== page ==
Editorials

Holding our noses in race for governor

Remember the python in the Everglades that tried to swallow a gator? They wound up killing each other. Which brings us to the race for governor of the great state of Florida.

Unlike the match-up in the Everglades, however, there will be a winner in November’s election: Either Gov. Rick Scott will emerge victorious or former Gov. Charlie Crist will defeat him. It won’t be as deadly as the battle in the swamp, but it will be just as ugly.

Already, the people of this state are shaping up to be the ultimate losers.

A Quinnipiac poll of 991 likely voters released this week shows the incumbent, Mr. Scott, with 44 percent support; his Democratic challenger, Mr. Crist, with 42 percent; and Libertarian Adrian Wyllie at 8 percent. Factor in the 6 percent who were undecided, the 17 percent who said they still might change their minds and the margin of error of 3.1 percentage points, and the two main combatants are in a dead heat.

Unfortunately, the one thing that unites the Ds, the Rs and the undecideds is their distrust of both Mr. Scott and Mr. Crist. What a dismal way to enter office.

The contest, as seen in TV ads repeated ad nauseam, has all the intellectual appeal of a swamp fight between beasts of the lower orders. And Florida’s voters are disgusted. At the same time, and it’s baffling, they are falling prey to the very ads — spiteful, hostile — that so many of them decry.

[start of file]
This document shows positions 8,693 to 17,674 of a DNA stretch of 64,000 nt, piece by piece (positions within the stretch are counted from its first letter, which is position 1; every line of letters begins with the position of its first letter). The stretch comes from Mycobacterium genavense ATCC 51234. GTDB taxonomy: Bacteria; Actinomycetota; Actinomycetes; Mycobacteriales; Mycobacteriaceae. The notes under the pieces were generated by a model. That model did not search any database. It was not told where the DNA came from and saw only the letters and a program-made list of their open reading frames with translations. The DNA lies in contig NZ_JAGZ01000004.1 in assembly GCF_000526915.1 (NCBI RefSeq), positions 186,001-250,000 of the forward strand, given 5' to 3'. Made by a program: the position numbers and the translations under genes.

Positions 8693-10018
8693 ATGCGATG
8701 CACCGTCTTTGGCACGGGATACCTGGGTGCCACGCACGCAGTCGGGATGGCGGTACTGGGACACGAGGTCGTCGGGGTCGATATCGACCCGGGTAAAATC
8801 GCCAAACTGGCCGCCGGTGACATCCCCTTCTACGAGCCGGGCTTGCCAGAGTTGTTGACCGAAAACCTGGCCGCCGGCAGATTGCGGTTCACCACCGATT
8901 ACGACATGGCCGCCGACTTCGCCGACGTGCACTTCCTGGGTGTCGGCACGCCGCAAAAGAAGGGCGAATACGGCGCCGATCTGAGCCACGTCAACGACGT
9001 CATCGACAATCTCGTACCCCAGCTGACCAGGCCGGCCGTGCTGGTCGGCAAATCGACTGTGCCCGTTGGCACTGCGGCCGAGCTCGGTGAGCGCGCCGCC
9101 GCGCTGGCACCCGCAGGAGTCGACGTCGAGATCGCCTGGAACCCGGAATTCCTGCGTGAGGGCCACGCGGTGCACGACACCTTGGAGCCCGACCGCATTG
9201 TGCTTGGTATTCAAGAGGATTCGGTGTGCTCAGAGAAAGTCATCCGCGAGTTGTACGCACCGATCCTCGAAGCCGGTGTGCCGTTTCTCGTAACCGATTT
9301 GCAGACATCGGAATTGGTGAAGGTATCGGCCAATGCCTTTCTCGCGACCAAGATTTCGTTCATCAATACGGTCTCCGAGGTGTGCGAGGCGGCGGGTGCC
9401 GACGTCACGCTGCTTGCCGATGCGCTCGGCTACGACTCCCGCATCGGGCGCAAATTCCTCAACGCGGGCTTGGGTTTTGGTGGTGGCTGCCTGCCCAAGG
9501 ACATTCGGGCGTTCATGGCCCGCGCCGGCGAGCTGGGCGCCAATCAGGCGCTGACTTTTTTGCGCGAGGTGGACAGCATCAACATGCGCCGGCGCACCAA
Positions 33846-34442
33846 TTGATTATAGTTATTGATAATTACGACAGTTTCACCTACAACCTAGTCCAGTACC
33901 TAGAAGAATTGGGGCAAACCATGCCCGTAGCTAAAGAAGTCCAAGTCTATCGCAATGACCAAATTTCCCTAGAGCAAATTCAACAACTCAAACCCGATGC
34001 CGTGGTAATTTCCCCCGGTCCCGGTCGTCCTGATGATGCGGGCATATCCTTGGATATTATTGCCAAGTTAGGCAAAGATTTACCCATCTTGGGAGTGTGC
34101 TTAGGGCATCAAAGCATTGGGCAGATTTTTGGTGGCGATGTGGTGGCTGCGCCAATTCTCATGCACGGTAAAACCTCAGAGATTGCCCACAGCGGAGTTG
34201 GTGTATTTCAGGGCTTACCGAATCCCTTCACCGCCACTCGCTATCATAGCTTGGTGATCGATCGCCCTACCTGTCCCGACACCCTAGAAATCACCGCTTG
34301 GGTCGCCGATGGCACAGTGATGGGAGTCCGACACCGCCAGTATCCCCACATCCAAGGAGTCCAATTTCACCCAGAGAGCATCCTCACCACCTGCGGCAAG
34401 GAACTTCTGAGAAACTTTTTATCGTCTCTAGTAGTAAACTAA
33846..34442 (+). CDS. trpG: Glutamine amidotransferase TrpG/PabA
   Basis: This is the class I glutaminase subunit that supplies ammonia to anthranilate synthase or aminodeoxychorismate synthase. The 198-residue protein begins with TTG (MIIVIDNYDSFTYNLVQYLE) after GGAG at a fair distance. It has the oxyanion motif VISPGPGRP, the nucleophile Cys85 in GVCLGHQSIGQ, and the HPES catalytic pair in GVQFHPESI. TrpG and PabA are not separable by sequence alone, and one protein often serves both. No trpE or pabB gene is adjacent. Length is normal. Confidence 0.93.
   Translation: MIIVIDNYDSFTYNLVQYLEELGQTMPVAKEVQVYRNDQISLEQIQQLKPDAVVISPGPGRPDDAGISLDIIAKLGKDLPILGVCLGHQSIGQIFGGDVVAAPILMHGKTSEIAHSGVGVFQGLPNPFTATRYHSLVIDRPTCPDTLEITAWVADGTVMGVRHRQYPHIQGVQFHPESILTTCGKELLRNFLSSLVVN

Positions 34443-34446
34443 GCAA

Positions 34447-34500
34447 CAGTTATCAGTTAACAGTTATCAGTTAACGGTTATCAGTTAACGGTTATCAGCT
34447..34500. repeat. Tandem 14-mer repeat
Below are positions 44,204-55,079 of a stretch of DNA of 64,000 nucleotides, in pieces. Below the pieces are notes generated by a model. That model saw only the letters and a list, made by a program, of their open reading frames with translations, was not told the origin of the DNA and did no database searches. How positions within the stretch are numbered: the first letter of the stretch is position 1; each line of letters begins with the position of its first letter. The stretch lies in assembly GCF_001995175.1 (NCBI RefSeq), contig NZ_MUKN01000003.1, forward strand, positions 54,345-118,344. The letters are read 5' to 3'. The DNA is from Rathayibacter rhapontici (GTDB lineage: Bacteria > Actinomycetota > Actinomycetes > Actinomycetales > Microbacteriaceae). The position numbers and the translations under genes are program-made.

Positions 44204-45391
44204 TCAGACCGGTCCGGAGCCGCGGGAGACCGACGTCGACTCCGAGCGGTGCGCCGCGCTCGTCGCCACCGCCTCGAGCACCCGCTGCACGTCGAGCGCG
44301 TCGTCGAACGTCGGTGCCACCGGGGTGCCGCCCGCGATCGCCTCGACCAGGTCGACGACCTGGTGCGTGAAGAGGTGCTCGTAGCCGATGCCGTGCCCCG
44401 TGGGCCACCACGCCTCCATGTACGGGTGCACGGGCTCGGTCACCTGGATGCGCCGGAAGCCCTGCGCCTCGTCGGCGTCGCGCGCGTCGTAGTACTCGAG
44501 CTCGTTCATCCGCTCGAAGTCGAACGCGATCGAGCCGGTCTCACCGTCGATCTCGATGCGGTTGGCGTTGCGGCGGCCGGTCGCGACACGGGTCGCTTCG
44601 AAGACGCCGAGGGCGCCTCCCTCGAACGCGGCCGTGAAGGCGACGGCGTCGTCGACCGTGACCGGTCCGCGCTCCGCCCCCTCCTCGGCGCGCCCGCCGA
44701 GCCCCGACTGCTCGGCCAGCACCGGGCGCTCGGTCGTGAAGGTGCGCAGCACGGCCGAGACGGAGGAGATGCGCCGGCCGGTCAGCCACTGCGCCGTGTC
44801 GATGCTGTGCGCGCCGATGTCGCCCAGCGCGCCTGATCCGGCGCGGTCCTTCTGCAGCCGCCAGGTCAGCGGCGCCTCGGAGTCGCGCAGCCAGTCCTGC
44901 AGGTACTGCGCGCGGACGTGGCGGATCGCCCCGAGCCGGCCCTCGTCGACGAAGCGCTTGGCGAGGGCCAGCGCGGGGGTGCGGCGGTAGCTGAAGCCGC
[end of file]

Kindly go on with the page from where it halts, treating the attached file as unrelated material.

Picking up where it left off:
And into this yawning gap step the candidates, time and again. Why do they rely on negative advertising? Because it works.

It’s pointless to yearn for the days when such ads didn’t dominate political campaigns. That ship sailed decades ago. But surely candidates can do better than the “Did so! Did not!” tone of the current race for governor. Friend of swindler Scott Rothstein! screams one of Mr. Scott’s broadsides against Mr. Crist. Liar, liar, can’t even vouch for your own signature on a piece of paper! replies Mr. Crist in his attack ad on Gov. Scott.

But it’s a winning strategy, unfortunately. Why bother to address the issues that matter most to the people Mr. Scott and Mr. Crist want to lead? There is no dearth of them, almost all having a direct impact on the quality life in this state: Are public schools doing better by our children? What’s the best way to insure those without health insurance? Are residents paying too much/not enough for windstorm insurance? What about combating climate change? Florida is poised to be swamped.

A Census Bureau report released last week found that the poverty level in Florida is 17 percent, and the median income is 40th in the nation, worse than when Mr. Scott took over. The Tampa/St Petersburg and Miami/Fort Lauderdale regions were among the worst metro areas in the country in terms of income.

Also, the report says that 20 percent of Floridians don’t have health insurance, the third worst rate in the nation after Nevada and Texas.

Have a defense, Mr. Scott? What’s your solution, Mr. Crist?

And how do they plan to rebuild the trust voters have lost? It’s not a state problem, it’s a nationwide pity. In Florida, Mr. Scott’s Office of Transparency has existed in name only, given his secret hunting trips and hiding the public’s business using personal e-mail accounts. For Mr. Crist’s part, his shift from Republican to independent to true-blue Democrat still looks to many like the politics of expedience rather than a deep and abiding evolution.

These are the real issues that the candidates aren’t addressing. Slinging mud is far easier — and so is, to their shame, splattering the voters while they wrestle in the swamp.

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